Learning from the breaches that happen to others(Internet Storm Center) Initially when major breaches or incidents announced via the media, everyone and their pet dog has a theory about how it happened. As an Incident handler, I love a good explanation of what really happened when systems get breached, rather that the wide ranging, speculative theories. Most of us completely understand that during a breach information has to be limited to a need to know basis while the incident is being worked on and have to run their course before the investigators can even think about publically publishing their findings. That means the armchair security experts can pontificate endlessly of what they think happened. When an official report does get published of the breach, I tend to feel big chunks are missing, with some excellent notable exceptions. When discovering a public, well written, comprehensive report, that dives in to the nitty-gritty of an attack it cries out to be shared and should be cherished, voraciously dissected, pillaged for any tactical or strategic indicators and then carved up for lessons learned whenever they surface
Learning from the breaches that happen to others Part 2(Internet Storm Center) My last Diary piece was on the analysis of multiple similar breaches with a great deal of technical details from an external team brought in to handle the incidents, but it didn't touch on the human elements that are intertwined with each and every breach
Design and Innovation
EC Creates Corporates+Universities Group And A Thinktank To Help EU Startups(TechCrunch) We've already covered the set of initiatives the European Commission plans to roll out in order to address the pressing need to support tech startups in Europe. Today in Davos, at the World Economic Form, Vice President Neelie Kroes has announced the launch of two initiatives inspired by that work
Independent review board says NSA phone data program is illegal and should end(The Washington Post) The National Security Agency's long-running program to collect billions of Americans' phone records is illegal and should end. In a strongly worded report to be issued Thursday, the Privacy and Civil Liberties Oversight Board (PCLOB) said that the statute upon which the program was based, Section 215 of the USA Patriot Act, "does not provide an adequate basis to support this program"
Our View: Obama's limits on surveillance not strong enough(Modesto Bee) The limits on the massive surveillance of Americans that President Barack Obama announced Friday are significant and necessary. His plan, however, should be only the start to striking the right balance between national security and civil liberties
Fox News Poll: Most voters glad they know Snowden secrets(Fox News) A sizable majority of voters are glad they now know the federal government's collecting phone and email records of everyday Americans — a secret until National Security Agency leaker Edward Snowden gave classified agency documents to the media
Cybersecurity could be the next bipartisan breakthrough(The Hill) The most optimistic Congressional observers (a rare breed in Washington) have dared express the view that the recently enacted two-year budget agreement may encourage representatives and senators of both political parties to come together to tackle other important issues
Time for an International Convention on Government Access to Data(Huffington Post) Last week, President Obama spoke about the role of the National Security Agency and announced some important changes to the surveillance practices of the U.S. government. We appreciate the steps the President announced, which represent positive progress on key issues including privacy protections for non-U.S. citizens. There is more work to do to define some of the details and additional steps that are needed, so we'll continue to work with both the administration and Congress to advocate for reforms consistent with the principles our industry outlined in December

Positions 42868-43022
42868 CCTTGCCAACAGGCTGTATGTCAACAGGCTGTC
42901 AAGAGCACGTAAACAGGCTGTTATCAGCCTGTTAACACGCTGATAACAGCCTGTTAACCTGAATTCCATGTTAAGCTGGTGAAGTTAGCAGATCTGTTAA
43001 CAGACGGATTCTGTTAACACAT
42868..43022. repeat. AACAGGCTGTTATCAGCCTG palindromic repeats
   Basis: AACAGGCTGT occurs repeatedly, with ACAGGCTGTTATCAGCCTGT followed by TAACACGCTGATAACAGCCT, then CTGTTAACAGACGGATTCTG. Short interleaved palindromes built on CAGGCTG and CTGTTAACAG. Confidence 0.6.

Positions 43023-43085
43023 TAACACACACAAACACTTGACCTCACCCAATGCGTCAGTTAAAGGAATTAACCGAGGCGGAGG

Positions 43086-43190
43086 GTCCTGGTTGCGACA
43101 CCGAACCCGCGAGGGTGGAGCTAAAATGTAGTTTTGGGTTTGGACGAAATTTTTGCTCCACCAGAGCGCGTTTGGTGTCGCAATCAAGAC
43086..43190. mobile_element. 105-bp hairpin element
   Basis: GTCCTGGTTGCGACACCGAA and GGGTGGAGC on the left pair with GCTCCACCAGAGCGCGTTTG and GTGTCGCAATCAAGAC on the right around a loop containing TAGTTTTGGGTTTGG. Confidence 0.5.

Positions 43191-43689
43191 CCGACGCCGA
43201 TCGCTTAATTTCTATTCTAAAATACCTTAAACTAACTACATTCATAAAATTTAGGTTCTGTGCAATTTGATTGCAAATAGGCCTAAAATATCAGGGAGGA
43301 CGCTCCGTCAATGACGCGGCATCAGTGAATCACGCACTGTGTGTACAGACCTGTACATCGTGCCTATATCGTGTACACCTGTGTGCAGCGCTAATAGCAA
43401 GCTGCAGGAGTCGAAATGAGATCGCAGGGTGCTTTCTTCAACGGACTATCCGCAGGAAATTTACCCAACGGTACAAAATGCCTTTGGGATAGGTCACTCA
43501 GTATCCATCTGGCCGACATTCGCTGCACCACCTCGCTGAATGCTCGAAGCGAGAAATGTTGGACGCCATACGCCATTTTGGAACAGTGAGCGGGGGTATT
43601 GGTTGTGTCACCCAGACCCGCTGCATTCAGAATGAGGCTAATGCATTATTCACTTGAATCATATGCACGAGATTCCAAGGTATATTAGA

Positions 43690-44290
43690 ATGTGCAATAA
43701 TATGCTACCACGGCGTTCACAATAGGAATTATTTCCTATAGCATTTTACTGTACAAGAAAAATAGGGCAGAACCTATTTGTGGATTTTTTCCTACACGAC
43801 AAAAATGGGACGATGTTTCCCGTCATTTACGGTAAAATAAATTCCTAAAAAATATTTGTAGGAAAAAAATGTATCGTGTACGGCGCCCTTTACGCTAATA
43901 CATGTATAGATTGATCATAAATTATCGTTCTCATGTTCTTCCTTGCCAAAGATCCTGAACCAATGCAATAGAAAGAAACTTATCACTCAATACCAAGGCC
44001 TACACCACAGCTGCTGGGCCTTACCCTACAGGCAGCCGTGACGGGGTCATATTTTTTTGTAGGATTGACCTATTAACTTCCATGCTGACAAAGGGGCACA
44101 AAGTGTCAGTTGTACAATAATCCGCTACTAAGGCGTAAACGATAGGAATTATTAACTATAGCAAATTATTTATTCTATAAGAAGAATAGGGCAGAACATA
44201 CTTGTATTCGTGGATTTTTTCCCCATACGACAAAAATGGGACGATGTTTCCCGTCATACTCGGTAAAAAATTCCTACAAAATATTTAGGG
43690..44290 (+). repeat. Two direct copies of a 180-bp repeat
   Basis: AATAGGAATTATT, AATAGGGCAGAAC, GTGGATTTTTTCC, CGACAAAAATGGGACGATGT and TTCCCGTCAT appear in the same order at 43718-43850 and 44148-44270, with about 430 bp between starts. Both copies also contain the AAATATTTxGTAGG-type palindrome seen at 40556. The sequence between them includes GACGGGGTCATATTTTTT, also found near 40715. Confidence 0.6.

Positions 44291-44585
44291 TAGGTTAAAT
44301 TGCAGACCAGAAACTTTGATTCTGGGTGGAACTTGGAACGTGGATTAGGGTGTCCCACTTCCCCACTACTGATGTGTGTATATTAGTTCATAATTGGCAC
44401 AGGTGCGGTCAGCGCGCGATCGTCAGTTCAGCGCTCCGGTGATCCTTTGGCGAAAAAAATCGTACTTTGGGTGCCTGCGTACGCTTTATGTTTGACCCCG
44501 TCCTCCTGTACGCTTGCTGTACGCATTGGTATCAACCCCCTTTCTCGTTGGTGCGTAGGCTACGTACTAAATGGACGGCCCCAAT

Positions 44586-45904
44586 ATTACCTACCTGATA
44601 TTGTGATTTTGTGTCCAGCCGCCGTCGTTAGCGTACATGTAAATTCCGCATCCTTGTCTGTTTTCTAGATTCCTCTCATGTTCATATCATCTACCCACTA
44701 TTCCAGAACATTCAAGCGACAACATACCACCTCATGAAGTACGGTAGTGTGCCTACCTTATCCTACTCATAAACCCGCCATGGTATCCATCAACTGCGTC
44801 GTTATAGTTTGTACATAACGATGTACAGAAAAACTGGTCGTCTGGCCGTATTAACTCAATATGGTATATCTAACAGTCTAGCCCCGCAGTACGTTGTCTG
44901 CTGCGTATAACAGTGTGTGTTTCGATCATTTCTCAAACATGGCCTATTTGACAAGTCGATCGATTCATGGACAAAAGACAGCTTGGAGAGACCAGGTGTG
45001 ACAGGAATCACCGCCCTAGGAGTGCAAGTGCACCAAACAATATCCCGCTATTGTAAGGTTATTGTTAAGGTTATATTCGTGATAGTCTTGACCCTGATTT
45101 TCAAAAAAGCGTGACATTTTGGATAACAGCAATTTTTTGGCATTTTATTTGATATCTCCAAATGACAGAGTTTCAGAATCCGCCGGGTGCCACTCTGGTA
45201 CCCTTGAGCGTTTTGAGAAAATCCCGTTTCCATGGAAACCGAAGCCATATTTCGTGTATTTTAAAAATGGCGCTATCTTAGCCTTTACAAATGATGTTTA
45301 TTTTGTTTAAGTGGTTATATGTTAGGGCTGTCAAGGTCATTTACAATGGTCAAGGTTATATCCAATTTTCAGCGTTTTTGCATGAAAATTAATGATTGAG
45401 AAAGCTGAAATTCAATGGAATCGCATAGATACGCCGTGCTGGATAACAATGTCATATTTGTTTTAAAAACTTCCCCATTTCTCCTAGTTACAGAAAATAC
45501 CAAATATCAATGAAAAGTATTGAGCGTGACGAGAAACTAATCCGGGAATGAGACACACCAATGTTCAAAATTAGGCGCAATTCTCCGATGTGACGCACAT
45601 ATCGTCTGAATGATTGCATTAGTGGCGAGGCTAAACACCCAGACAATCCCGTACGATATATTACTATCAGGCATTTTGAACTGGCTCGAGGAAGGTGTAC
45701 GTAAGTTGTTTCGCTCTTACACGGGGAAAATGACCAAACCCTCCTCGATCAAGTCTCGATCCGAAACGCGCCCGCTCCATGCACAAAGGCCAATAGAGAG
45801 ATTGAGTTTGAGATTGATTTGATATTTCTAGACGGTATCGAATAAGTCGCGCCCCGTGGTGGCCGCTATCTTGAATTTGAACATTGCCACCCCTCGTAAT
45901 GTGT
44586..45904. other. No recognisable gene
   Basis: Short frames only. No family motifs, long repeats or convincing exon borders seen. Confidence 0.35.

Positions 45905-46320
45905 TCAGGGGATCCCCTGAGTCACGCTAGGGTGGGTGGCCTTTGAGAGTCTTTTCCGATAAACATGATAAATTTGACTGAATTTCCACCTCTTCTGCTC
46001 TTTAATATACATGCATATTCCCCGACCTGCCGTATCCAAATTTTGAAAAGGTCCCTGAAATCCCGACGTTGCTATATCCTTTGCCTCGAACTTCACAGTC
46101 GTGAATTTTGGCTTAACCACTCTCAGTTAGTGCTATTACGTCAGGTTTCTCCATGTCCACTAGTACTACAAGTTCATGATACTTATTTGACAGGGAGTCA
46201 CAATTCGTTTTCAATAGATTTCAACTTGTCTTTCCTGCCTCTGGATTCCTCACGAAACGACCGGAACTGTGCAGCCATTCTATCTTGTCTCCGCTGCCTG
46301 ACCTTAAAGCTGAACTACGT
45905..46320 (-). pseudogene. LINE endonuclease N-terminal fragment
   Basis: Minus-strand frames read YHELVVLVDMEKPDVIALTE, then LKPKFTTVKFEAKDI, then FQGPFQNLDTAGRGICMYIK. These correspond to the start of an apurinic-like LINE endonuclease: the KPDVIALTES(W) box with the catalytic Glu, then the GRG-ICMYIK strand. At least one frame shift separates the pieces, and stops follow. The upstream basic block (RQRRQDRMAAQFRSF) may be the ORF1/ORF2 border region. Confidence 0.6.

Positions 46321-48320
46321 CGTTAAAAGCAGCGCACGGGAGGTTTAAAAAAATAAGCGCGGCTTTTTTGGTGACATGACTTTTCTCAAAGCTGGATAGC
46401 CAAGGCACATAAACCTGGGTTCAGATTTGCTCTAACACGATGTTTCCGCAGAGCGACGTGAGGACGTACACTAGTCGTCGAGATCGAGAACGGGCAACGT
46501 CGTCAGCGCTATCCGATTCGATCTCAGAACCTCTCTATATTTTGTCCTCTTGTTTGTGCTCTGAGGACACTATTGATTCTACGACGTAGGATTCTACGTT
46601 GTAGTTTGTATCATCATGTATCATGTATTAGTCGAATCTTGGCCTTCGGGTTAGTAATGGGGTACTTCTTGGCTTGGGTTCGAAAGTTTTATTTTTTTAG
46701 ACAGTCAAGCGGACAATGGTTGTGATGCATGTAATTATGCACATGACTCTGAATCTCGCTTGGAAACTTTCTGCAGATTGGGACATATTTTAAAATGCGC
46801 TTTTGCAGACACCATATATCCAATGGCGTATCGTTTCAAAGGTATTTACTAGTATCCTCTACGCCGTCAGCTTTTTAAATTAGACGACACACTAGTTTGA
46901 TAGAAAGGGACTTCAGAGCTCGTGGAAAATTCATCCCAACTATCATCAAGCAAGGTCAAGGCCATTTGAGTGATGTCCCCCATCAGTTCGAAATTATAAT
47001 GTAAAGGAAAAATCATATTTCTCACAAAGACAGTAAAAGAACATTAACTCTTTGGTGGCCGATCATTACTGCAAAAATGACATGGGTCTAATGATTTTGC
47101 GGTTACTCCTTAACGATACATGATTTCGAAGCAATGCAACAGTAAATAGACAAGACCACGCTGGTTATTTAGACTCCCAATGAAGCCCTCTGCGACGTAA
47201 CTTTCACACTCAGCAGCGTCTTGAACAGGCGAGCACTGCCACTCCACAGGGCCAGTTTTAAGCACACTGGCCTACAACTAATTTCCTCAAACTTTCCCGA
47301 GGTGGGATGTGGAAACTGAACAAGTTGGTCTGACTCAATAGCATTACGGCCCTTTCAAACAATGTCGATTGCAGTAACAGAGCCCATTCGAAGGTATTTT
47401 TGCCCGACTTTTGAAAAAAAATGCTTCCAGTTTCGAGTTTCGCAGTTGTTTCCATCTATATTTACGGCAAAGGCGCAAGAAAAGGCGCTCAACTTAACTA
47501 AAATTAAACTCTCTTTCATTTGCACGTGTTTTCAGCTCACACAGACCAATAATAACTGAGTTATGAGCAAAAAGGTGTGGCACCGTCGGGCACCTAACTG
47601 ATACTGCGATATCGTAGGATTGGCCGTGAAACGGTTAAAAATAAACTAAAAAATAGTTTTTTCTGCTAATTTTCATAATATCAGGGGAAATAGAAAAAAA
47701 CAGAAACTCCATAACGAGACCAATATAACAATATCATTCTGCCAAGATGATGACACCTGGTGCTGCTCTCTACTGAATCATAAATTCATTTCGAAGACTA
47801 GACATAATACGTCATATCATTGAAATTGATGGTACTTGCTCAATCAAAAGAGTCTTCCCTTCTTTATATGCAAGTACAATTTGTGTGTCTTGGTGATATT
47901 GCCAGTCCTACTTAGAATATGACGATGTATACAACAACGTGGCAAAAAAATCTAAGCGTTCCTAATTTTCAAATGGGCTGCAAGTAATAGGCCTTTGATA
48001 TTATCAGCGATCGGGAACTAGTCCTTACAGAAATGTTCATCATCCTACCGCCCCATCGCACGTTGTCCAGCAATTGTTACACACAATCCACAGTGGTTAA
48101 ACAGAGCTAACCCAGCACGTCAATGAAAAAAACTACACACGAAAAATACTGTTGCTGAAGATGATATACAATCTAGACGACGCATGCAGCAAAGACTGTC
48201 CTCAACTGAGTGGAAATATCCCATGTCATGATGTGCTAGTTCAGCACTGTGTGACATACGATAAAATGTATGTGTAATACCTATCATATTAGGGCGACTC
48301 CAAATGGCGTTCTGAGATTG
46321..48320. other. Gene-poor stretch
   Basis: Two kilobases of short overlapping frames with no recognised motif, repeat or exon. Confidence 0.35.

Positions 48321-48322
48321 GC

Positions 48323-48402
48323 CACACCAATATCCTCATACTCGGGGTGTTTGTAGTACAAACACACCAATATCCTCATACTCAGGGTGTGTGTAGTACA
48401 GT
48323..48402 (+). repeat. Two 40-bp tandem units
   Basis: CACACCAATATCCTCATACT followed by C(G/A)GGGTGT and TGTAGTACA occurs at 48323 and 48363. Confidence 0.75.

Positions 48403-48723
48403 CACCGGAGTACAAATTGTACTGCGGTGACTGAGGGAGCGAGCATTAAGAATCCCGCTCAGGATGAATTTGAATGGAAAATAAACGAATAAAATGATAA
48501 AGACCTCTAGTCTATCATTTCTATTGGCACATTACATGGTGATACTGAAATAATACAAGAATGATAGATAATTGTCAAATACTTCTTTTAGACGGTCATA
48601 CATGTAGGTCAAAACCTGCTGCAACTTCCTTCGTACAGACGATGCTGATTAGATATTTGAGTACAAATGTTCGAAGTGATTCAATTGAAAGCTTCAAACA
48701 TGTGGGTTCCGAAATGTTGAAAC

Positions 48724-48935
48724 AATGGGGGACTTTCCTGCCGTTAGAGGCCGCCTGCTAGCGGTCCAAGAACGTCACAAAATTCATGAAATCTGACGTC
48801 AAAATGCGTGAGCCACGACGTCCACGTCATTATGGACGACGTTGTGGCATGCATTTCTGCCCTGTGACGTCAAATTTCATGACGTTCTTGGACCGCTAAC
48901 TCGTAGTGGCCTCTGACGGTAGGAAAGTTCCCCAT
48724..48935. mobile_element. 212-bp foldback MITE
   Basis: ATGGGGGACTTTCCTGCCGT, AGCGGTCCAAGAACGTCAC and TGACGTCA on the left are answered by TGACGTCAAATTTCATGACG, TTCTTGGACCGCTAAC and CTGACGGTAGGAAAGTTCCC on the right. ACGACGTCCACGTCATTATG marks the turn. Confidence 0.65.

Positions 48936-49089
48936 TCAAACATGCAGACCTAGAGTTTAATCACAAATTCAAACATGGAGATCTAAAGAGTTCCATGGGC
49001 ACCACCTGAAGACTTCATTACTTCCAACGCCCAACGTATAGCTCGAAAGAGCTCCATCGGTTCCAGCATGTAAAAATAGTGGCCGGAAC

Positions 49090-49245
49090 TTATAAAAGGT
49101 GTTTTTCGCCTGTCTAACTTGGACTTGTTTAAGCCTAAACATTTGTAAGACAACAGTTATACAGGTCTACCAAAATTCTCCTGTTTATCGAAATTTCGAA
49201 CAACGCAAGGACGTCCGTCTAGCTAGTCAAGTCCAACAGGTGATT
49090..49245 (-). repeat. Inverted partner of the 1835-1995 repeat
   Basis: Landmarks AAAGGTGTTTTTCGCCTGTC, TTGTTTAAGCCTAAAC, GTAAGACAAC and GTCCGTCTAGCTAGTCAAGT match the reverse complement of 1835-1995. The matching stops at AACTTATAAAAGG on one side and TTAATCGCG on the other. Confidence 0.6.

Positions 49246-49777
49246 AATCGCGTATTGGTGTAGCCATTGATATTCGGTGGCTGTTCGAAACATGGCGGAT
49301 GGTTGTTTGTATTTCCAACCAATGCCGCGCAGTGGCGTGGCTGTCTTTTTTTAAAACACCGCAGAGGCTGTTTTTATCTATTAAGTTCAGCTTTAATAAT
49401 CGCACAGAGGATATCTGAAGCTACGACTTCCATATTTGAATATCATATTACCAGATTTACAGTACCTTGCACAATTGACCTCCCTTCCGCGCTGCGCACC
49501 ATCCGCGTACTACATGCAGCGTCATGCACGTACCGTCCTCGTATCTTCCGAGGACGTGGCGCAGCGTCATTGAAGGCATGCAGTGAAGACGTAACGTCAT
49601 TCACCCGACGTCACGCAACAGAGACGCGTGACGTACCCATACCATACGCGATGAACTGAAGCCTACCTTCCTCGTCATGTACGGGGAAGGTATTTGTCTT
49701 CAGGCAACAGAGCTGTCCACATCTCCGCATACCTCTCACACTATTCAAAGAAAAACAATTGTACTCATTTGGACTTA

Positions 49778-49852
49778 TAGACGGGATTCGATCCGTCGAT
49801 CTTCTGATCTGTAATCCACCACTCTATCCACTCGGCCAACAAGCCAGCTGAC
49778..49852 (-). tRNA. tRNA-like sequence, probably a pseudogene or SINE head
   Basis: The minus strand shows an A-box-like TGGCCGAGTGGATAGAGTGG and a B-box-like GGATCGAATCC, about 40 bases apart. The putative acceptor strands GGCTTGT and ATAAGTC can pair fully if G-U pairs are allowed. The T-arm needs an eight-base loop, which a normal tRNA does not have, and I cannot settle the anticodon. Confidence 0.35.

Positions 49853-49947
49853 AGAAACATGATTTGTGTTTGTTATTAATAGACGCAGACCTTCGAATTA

Pope says internet is a 'gift from God'(The Local (Italian edition)) Pope Francis described the internet on Thursday as "a gift from God" and called on Catholics to "boldly become citizens of the digital world"
Litigation, Investigation, and Law Enforcement
Privacy Conundrum: When protecting customer privacy makes your company liable(FierceBigData) Alan Mulally, CEO of Ford Motor Co., appears to be begging regulators to protect consumer privacy by law. Yet he countered the statements made by his own executive vice president of global marketing, Jim Farley, who said at CES: "We know everyone who breaks the law; we know when you're doing it. We have GPS in your car, so we know what you're doing," he said, according to an article in Business Insider. "By the way, we don't supply that data to anyone." Mulally said Farley has it wrong in that Ford does not track drivers and does not share data without expressed consumer consent. So, why then is he supporting legal privacy protections? Officially the reason is civic concern. But unofficially, it may be a matter of company liability
Verizon Says It Received More Than 1,000 National Security Letters In 2013(The Wall Street Journal) Verizon Communications Inc. said it received more than 1,000 requests for information about its subscribers on national security grounds last year, in the company's first report on official requests to turn over customer data. The U.S. telecom giant said it received between 1,000 and 1,999 so-called National Security Letters, which are requests for customer records that don't require approval from a judge or grand jury as long as the information is relevant to national security. Recipients of individual National Security